My customary default at San Gu at this time of year is to go and find some Little Stints Calidris minuta. There are literally dozens around at the moment (ranging all the way from orange-rufous to almost sepia-toned), and they come in all shapes and sizes!


It's all very repetitive stuff year in year out, but at least I did manage some sharper shots of one or two birds over the weekend (which makes for a pleasant change from recent form). The martins only land on the road when the wind is very strong, and with these now easing after the passing of a nearby typhoon, it's unlikely I'll manage any better shots of these birds than those I already have above! Above photos taken at San Gu, Tainan County 14-17/9/17.

Sunday, 10 September 2017

'Spectacled Sandpiper'

The OCD-like spell of stint-watching resumed today, after a day spent at home in restraints which I hoped might result in a cure. Everything has now moved to San Gu, and all of the usual suspects can be readily found there. Things can often be a bit harder to photograph at San Gu than at Tu Cheng (which is now virtually dry), and I came away with little on my camera this afternoon save for a few more Red-necked Stints Calidris ruficollis and a juvenile Temminck's Stint Calidris temminckii (a plumage which I perhaps have not photographed before).


The most interesting bird of the day was an adult winter 'Spectacled Sandpiper' (!), a bird which (if memory serves) I have come across at least once before in Taiwan (in winter). I cannot recall whether the white spectacles on that individual were quite as striking as they were on this one, and I was very disappointed that I couldn't manage to get closer to this wonderful thing than I did.


The bird is of course a Long-toed Stint Calidris subminuta, just a surprisingly-patterned one. I'm guessing it was probably female as it was both small and repeatedly being chased off its preferred feeding patch by juveniles (which no self-respecting male would put up with).


As yet another autumn passage period passes rapidly by without me having found anything of note amongst the waders, I'll gladly take this 'curiosity' as reward for putting in the effort (in place of the alternative, which would have been nowt). Above photos taken at San Gu, Tainan County 10/9/17.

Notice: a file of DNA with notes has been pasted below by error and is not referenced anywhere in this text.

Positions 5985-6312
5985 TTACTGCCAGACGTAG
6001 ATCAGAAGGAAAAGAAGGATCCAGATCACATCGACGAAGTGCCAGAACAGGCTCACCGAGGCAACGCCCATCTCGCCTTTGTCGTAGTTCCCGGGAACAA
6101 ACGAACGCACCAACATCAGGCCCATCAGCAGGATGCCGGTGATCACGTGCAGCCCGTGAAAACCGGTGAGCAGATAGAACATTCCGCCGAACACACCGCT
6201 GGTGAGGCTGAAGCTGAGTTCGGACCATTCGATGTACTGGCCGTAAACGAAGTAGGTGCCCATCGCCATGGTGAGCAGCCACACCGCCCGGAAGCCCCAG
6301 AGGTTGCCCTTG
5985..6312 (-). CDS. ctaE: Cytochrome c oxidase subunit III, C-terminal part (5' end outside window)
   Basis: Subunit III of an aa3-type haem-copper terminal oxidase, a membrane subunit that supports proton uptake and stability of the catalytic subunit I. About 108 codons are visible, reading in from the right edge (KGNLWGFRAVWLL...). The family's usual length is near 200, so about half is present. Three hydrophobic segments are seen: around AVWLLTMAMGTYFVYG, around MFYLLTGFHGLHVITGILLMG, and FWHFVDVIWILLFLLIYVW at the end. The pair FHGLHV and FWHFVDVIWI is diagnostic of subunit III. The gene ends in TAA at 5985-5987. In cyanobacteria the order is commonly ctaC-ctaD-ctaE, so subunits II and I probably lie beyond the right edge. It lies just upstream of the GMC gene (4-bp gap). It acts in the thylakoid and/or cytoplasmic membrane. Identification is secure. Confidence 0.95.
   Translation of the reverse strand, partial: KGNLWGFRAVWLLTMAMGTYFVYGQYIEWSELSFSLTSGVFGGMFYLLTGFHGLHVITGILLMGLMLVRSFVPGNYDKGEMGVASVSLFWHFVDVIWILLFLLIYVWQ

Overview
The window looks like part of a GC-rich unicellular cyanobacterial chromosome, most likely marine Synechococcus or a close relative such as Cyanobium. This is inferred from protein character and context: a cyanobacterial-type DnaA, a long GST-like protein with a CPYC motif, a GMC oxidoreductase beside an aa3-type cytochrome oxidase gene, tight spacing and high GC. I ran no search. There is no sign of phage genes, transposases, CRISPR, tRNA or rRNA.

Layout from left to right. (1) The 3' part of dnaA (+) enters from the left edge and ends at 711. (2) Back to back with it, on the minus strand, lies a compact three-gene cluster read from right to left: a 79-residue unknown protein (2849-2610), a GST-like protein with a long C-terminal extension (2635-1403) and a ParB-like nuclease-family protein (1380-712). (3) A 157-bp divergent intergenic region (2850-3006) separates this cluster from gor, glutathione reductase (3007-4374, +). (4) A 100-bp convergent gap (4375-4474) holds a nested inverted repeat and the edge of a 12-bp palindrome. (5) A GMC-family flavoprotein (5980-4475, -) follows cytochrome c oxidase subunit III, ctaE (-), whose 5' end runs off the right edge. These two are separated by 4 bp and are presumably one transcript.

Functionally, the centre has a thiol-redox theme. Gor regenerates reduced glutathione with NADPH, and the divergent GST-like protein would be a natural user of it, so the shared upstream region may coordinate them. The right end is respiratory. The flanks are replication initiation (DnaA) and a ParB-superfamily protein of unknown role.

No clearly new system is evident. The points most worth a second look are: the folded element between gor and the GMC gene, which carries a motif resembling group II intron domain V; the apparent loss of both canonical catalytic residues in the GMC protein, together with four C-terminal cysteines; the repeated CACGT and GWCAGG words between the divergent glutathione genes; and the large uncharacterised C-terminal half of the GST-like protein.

Friday, 8 September 2017

More head-scratching!

I'm spending way too much time looking at these troublesome stints! I only do it because (with a bit of patience) they will typically come close enough to point a camera at and photograph. Whether I'm learning anything or not (or, indeed, whether or not this constitutes a productive use of time) remains a moot point! With adult Red-necked Stints Calidris ruficollis now in a baffling array of 'states', I've been waiting for juveniles (which, you would think, as they are fresh, ought to be more 'consistent' in appearance). Interestingly, juveniles of Red-necked Stint are the last of the stints to arrive in Taiwan (a few juvenile Little Stints Calidris minuta have been present for a while now), but the first few (two) did show up today. With a nice juvenile Little Stint in the same group, the small flock I was watching today contained a total of three juvenile stints, all of which I was able to photograph. What was 'head-scratching' about them was that each one of the three looked about as different from the next one as did the other (though the third (left unstated but much-looked for) species was certainly not present). Of the three, the Little Stint perhaps stood out the most, with its leggy appearance, fine bill, and high rear end when feeding. Other features of this bird which were noticeable were dark-centred lower scapulars (though these were certainly not solidly black) and the obvious extension of the primaries beyond the tail, regardless of posture.


There is always a caveat that needs throwing in with these things, though, as the dark centres to the scapulars and wing coverts (a strong pointer towards Little Stint) had the magical property of being able to disappear almost completely in stronger sunlight!